Chatting with Gillian Zinser, actress/artist/philanthropist and 90210 cast member, we were pleased to discover the exhaustingly talented 26- year-old is every bit as awesome as we had imagined.
Articulate, warm, switched on and straight-forward, the precocious performer is graduating from West Beverly Hills High to the big screen this year with high-profile parts in upcoming features Manson Girls and Oliver Stone’s Savages. A former student of NYU, Gillian continues to explore her studies off campus, which include the inter-disciplines of art, film and philanthropy. Creating self-reflexive portraits and volunteering with projects such as ‘Artists For Peace and Justice’ in Haiti, Gillian has built up a well-balanced CV and loyal following. Returning to UK screens this week as surfing tomboy Ivy Sullivan in Season 4 of 90210, Gillian Zinser speaks to i-D online about the revamped TV teen classic and her own adolescence, talks performance art and shares her top 10 artistic influences.
What was the all-American high school experience like for you? I had an odd experience in high school – remember that movie Mean Girls? Tina Fey adapted that from a book about my school written by someone that went to it… I wasn’t exactly the most popular and I didn’t have the best experience. I was itching to get out.
Did you watch 90210 back in the day? Yeah, of course. I wasn’t allowed to though – I used to sneak off to watch it.
Are you a Kelly or a Brenda? I can’t really tap into my bad girl very easily, I’m going to leave the Brendas to the AnnaLynne McCords of this world. Ivy’s not like Kelly either, she’s more of an Emily Valentine, that’s the direction I would have liked to take her in but they took me on a really different path.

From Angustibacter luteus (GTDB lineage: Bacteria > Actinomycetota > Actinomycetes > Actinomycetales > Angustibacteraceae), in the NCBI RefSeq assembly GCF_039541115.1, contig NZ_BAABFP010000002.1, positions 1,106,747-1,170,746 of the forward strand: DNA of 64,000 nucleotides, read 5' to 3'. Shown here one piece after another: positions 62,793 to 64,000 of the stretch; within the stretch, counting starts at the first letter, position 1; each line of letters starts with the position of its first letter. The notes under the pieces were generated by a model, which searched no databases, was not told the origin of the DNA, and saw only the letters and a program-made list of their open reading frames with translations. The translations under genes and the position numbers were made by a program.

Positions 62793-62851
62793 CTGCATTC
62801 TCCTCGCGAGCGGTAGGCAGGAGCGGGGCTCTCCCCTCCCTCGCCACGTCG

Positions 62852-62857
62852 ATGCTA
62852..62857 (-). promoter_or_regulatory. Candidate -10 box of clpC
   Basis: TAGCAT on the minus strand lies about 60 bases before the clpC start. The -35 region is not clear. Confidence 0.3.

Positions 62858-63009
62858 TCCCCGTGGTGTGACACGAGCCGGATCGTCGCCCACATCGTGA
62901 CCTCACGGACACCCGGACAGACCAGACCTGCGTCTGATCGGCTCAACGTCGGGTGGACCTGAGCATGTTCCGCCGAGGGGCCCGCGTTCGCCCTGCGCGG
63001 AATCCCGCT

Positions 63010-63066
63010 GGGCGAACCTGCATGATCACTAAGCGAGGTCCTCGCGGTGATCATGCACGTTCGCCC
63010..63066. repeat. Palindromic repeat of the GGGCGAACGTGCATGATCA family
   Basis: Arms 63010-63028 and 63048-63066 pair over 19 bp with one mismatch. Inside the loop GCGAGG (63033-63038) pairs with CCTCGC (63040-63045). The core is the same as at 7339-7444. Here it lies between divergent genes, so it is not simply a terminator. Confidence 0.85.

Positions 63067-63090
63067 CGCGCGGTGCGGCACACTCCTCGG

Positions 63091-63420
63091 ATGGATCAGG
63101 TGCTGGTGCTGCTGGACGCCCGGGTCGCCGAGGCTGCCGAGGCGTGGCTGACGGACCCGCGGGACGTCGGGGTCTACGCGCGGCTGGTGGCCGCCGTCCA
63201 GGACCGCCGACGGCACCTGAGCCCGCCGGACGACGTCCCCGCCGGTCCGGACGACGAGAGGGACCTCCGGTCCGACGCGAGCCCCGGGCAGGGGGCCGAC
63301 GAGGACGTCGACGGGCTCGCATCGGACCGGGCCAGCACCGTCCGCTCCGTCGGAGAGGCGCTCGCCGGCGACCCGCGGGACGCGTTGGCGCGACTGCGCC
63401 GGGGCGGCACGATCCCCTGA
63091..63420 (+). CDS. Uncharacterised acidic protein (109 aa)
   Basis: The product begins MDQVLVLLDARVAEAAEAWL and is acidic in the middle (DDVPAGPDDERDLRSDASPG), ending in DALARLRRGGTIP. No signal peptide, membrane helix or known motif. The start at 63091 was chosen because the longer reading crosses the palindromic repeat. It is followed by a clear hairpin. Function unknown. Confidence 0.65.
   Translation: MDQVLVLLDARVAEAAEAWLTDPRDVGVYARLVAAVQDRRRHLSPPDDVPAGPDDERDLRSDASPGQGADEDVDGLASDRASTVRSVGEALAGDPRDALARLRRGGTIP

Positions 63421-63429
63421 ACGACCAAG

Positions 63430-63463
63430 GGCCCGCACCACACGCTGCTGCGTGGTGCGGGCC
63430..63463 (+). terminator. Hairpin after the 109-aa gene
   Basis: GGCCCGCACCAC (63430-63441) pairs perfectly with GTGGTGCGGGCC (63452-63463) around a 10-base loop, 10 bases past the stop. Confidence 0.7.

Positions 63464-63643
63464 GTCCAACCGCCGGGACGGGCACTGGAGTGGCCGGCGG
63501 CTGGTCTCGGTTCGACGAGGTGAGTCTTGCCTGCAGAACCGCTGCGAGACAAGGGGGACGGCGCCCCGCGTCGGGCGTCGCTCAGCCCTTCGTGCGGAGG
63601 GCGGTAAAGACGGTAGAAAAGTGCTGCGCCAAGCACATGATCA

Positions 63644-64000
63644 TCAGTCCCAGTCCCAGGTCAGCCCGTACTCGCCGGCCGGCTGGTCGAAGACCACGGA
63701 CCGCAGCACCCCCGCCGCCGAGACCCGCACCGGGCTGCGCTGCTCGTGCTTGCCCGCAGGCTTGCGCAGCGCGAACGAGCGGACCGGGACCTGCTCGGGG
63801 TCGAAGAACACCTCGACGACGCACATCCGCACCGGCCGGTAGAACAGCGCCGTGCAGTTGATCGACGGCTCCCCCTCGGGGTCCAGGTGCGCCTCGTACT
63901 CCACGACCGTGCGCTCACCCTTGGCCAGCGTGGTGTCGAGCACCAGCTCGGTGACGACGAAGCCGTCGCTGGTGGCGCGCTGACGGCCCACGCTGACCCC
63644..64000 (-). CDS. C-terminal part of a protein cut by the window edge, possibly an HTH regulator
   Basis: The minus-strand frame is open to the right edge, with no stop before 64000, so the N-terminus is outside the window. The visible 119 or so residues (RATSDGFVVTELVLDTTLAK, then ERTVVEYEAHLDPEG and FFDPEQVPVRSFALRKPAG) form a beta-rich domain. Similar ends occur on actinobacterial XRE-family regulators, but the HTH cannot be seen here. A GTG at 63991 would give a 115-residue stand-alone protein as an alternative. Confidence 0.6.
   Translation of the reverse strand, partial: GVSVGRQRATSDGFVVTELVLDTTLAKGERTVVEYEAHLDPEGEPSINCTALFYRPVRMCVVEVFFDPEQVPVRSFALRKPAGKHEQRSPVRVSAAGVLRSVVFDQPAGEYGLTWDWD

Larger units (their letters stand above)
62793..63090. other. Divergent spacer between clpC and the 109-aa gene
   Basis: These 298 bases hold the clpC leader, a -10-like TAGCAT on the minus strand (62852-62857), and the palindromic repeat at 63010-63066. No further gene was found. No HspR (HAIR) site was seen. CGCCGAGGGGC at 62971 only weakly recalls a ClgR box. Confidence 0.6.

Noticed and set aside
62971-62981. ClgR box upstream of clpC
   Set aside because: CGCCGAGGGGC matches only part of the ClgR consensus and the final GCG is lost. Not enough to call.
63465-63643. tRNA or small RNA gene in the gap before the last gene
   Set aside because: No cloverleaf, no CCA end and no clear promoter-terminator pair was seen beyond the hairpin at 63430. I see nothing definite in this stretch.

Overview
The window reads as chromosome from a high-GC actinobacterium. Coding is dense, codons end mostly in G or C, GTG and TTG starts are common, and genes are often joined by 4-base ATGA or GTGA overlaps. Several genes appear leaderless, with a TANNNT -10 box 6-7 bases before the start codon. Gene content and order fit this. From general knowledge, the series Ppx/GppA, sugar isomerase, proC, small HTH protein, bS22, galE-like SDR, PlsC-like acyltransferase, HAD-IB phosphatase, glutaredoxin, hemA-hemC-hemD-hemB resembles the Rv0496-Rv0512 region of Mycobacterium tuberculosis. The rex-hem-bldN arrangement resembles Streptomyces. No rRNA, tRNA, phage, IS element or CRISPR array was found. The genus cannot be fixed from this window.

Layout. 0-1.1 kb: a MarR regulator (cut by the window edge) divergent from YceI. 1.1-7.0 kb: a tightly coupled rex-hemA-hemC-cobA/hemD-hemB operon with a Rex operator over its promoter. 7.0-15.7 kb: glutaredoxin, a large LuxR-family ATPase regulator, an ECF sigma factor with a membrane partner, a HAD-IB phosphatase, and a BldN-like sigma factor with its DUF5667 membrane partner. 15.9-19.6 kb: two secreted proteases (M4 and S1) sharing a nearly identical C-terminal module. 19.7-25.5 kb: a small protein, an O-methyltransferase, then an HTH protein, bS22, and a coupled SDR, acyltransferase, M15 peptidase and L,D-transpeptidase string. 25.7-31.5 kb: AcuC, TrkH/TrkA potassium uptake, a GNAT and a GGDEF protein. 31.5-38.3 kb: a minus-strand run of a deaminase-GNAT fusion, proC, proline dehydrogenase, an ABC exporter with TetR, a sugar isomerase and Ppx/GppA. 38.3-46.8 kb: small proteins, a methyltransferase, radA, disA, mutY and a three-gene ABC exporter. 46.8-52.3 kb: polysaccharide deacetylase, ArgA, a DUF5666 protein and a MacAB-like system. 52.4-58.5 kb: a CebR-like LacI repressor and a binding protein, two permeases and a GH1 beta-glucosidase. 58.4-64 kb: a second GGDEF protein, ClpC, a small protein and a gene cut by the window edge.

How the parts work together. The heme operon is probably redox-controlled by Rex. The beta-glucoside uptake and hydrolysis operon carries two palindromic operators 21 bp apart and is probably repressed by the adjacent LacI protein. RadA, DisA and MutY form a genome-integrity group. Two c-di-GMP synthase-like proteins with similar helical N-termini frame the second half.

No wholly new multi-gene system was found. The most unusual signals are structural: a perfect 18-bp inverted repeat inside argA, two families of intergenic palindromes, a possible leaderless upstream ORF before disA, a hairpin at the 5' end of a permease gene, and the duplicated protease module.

What attracted you to the part of Ivy? She’s not your typical teen drama character… I think just that. I’m not one to watch soaps and, as I explained, my high school experience was very trying and tumultuous and often not a fun one. I guess, in short, I was attracted to Ivy as a character because she was more of a black sheep than anything else and even though she’s your average teenage girl who is riddled with insecurities, she’s found a way to be comfortable enough in her own skin not to conform. That’s a really fun and important thing to bring to television and our audiences in particular because we’re speaking to a large group of teenagers who for the most part are going through such a formative period of development.
What’s working with Tristan Wilds like? Had you seen The Wire before joining the cast? Tristan is the classiest cat around. He’s an extraordinary artist whose talents are far underutilised on the show.
Can you tell me more about your childhood growing up? I grew up in Washington, which I shy away from talking about because I feel so detached from the city because it was so devoid of artistic culture and I grew up in a family of artists. My father’s an architect and my mother’s a painter – we didn’t come from a family of politicians, and I often found that I couldn’t really relate to or associate with the city I grew up in. My Dad’s from New York and my Mom’s from Berlin so I spent a lot of time in between the city (NY) and DC, taking the $10 Chinese Fung Wah bus up every weekend just to hang out with people and seek out forms of inspiration that I could actually understand. The minute I could leave DC I did – I moved to New York for college and never looked back.
Did you study art or acting at New York? My parents didn’t allow me to go to Tisch so I went to Gallatin, which is a tiny school within NYU. They let you choose your own major so I decided to study the relationship between fine art, the entertainment industry and philanthropy and see where we can build bridges between them.